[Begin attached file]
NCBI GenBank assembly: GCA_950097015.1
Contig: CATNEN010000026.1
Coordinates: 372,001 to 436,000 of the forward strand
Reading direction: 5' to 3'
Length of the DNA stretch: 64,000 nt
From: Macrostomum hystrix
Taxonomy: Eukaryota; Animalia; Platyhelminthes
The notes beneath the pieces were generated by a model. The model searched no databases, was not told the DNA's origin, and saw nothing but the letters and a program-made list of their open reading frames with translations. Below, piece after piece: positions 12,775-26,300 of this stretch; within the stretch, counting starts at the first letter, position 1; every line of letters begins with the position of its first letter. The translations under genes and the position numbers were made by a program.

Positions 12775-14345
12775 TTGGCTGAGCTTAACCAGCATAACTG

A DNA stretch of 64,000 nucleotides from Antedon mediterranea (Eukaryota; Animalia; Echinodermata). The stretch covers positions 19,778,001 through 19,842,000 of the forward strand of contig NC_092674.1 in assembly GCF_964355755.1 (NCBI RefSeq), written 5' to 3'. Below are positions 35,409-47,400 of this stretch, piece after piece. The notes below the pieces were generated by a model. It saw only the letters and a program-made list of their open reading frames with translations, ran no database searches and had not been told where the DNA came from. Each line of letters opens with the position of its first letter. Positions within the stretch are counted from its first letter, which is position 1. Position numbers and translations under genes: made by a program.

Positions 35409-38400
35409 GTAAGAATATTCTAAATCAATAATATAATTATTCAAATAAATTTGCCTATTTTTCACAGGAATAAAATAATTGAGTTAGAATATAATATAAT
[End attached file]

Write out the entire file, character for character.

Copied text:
NCBI GenBank assembly: GCA_950097015.1
Contig: CATNEN010000026.1
Coordinates: 372,001 to 436,000 of the forward strand
Reading direction: 5' to 3'
Length of the DNA stretch: 64,000 nt
From: Macrostomum hystrix
Taxonomy: Eukaryota; Animalia; Platyhelminthes
The notes beneath the pieces were generated by a model. The model searched no databases, was not told the DNA's origin, and saw nothing but the letters and a program-made list of their open reading frames with translations. Below, piece after piece: positions 12,775-26,300 of this stretch; within the stretch, counting starts at the first letter, position 1; every line of letters begins with the position of its first letter. The translations under genes and the position numbers were made by a program.

Positions 12775-14345
12775 TTGGCTGAGCTTAACCAGCATAACTG

A DNA stretch of 64,000 nucleotides from Antedon mediterranea (Eukaryota; Animalia; Echinodermata). The stretch covers positions 19,778,001 through 19,842,000 of the forward strand of contig NC_092674.1 in assembly GCF_964355755.1 (NCBI RefSeq), written 5' to 3'. Below are positions 35,409-47,400 of this stretch, piece after piece. The notes below the pieces were generated by a model. It saw only the letters and a program-made list of their open reading frames with translations, ran no database searches and had not been told where the DNA came from. Each line of letters opens with the position of its first letter. Positions within the stretch are counted from its first letter, which is position 1. Position numbers and translations under genes: made by a program.

Positions 35409-38400
35409 GTAAGAATATTCTAAATCAATAATATAATTATTCAAATAAATTTGCCTATTTTTCACAGGAATAAAATAATTGAGTTAGAATATAATATAAT